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It is legal to use fixed-term agreements as an employer in New Zealand when you have a: 

  • genuine reason for the role being fixed-term, rather than permanent; and
  • that reason is based on reasonable grounds. 

Because fixed-term agreements provide less stability to employees than long-term permanent employment, the onus is on you to use them in specific cases when there is a proper justification for doing so. This article discusses: 

  • the difference between fixed-term and permanent employees;
  • the question of when it is legal to use a fixed-term agreement; and
  • what mistakes employers commonly make.

What is the Difference Between Fixed-Term and Permanent Employees?

Fixed-term and permanent employees are essentially alike in all ways. However, the one difference is that a fixed-term employee’s relationship with your business will end: 

  • on a specified date; or 
  • when a specified event occurs. 

Other than that, your business should treat them as permanent staff in terms of employment rights and obligations. Whether part-time or full-time, the key difference is that those rights and obligations end with the worker’s employment on a particular date.

As a general rule in New Zealand, most employment relationships are permanent. Employment law supports this rule, in that it encourages long-lasting and stable employment. The implication of this for your business is that there must be a genuine reason based on reasonable grounds to hire an employee on a fixed-term contract. You must also tell the employee about this reason.

What is a “Genuine Reason” for Fixed-Term Agreements?

For a fixed-term employment agreement to be legal, your business must have a genuine reason that is specific and measurable. 

For instance, common uses of fixed-term agreements include:

  • covering for an employee who has taken a period of leave, such as parental leave or extended sick leave; or
  • doing a particular project that requires a specific set of skills. 

These situations are time-limited, clear and can easily be explained to a new employee.

For a reason to be genuine, it must directly give rise to a basis for fixed-term employment in the specific circumstances. You will need to demonstrate a specific reason that you only need the employee for a limited period of time, instead of permanently. Further, you cannot use a fixed-term contract to achieve illegitimate objectives or circumvent other areas of the law.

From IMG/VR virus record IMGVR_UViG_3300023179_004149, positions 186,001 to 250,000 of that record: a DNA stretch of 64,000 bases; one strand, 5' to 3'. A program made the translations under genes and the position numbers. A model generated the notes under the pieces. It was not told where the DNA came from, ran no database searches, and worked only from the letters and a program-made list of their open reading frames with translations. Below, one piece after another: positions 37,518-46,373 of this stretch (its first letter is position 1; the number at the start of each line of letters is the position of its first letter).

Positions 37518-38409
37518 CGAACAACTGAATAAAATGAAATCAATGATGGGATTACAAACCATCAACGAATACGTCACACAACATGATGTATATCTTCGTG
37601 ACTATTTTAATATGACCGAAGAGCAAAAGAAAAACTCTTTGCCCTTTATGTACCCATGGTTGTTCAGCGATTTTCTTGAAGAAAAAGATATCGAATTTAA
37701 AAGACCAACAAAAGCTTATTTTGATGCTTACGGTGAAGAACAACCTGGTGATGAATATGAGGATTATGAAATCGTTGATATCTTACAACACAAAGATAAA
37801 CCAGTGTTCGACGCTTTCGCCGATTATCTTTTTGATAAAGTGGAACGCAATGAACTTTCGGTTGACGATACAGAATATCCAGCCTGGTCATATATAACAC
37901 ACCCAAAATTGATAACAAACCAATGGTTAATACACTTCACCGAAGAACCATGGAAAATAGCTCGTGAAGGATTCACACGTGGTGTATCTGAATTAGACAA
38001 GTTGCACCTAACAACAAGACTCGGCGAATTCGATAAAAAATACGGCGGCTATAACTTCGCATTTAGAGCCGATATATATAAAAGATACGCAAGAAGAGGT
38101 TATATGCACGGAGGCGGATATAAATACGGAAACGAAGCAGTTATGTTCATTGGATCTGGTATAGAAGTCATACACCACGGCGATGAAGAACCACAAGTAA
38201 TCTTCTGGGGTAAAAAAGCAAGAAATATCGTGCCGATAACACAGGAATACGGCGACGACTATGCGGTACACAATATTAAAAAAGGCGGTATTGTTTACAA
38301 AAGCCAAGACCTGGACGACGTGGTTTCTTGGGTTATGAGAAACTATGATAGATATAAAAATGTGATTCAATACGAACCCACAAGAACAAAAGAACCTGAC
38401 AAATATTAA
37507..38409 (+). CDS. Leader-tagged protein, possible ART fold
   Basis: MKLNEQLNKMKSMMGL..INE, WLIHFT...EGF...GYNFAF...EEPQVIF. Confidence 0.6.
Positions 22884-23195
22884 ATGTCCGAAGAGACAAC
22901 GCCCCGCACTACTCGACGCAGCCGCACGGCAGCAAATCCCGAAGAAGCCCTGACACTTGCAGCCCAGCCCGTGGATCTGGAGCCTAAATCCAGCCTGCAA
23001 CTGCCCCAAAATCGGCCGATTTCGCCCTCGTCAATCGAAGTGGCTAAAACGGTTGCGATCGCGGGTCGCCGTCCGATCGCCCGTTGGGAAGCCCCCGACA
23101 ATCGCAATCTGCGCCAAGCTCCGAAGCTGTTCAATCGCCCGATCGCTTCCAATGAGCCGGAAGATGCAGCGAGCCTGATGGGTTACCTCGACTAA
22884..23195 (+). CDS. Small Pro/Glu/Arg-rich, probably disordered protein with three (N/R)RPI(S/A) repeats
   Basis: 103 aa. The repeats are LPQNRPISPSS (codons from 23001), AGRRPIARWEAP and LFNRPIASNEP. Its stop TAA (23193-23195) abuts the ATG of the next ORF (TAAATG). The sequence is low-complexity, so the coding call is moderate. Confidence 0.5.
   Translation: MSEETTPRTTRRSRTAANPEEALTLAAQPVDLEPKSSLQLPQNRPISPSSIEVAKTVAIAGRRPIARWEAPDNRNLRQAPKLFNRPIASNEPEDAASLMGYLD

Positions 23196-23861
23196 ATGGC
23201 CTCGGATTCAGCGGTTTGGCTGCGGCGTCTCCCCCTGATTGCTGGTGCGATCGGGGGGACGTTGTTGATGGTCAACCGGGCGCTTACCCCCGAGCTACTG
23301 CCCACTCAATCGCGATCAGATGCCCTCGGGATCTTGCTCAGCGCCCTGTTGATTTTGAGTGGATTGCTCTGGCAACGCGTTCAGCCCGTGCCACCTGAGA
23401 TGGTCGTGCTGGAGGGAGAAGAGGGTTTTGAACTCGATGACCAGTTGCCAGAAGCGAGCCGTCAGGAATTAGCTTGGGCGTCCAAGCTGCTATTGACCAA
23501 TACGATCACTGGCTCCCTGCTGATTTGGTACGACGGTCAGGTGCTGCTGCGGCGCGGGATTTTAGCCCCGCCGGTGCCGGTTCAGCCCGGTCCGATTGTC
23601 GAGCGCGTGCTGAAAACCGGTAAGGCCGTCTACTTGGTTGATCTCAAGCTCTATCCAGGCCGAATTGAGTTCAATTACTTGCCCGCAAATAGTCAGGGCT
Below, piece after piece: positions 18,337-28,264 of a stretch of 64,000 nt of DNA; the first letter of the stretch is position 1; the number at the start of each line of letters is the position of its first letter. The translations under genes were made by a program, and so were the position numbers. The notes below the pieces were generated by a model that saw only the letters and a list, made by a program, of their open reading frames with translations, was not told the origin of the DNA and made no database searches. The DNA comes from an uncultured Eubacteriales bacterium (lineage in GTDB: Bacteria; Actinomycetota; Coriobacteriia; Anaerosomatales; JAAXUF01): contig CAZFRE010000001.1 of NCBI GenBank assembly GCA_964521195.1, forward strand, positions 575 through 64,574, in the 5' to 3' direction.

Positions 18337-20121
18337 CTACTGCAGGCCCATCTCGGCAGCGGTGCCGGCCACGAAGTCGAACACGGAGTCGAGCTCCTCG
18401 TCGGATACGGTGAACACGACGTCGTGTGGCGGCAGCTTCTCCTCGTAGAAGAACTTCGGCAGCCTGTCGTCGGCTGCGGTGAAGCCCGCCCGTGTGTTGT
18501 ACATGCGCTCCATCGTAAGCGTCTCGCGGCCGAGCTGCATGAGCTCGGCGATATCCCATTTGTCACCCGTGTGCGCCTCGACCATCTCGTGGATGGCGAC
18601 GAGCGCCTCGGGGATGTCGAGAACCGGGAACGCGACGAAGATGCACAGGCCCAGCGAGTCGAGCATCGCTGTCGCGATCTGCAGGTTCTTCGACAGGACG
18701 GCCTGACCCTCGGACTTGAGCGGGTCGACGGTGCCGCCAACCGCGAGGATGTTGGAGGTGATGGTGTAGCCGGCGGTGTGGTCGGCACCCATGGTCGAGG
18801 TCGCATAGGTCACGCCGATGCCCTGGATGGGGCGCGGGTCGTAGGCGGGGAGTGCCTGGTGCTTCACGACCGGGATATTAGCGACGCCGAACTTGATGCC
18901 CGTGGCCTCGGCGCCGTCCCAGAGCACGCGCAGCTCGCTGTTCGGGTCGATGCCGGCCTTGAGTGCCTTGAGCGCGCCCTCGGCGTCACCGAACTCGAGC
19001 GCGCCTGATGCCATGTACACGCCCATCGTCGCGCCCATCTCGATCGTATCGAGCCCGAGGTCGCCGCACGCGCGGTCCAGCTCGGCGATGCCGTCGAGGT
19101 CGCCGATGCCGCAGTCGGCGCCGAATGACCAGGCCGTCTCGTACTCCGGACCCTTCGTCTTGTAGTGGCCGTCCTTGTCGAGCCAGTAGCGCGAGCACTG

As an example, using a fixed-term contract to essentially trial a new staff member before offering them permanent employment will not qualify as a legal justification for a fixed-term agreement.

What Are Common Mistakes Employers Make With Fixed-Term Agreements?

Employers sometimes struggle to understand what exactly constitutes “reasonable grounds” for a fixed-term agreement. It is also easy to misunderstand the requirement of a “genuine reason.” This means that some situations may seem like genuine or appropriate situations for a fixed-term role when in fact there are strict rules around what a “genuine reason based on reasonable grounds” can consist of.

For instance, you may work in an industry that is inherently volatile or unpredictable. Alternatively, your customer or client flows may constantly change. In these situations, some employers understandably believe that a fixed-term employment agreement is appropriate because an employee can be let go if the work or industry slows down after a period of time. However, under the law, this is not a genuine reason. 

Another common mistake concerns employees on work visas. Some employers may want to use a fixed-term agreement for a worker who is on a limited work visa, with the agreement ending when the visa expires. However, this is not a legal reason for a fixed-term agreement either. The expiry of a work visa is a feature of the employee’s situation, not of the position itself.

However, if you are concerned about this as an employer, you can include provisions in an employment agreement to require employment to be conditional on the employee holding the correct visa.

Key Takeaways

It is legal to use a fixed-term agreement in New Zealand, but only when the employer has a genuine reason to do so instead of a permanent arrangement. There are rules as to what classifies as a genuine reason based on reasonable grounds. Typically, there are specific situations where fixed-term agreements are common, such as cover for parental leave. You should be careful when you are not sure why the employee is only needed for a fixed period of time, instead of indefinitely into the future. If you have any questions about fixed-term agreements in New Zealand, contact LegalVision’s New Zealand employment lawyers on 0800 005 570 or complete the form on this page.


What is a fixed-term agreement?

An employment agreement where the employee is only employed for a limited period of time. The reason for this limit should be clear in the employment agreement and it must represent a genuine justification from the employer.

Do fixed-term employees have the same employment rights as other employees?

Yes, they do. Fixed-term employees only differ from permanent employees in that their employment (and the rights and obligations associated with it) ends on a particular date.

Is it legal to use a fixed-term contract if my business’ future income is unpredictable?

No, this is not classified as a genuine reason based on reasonable grounds for a fixed-term employment agreement.

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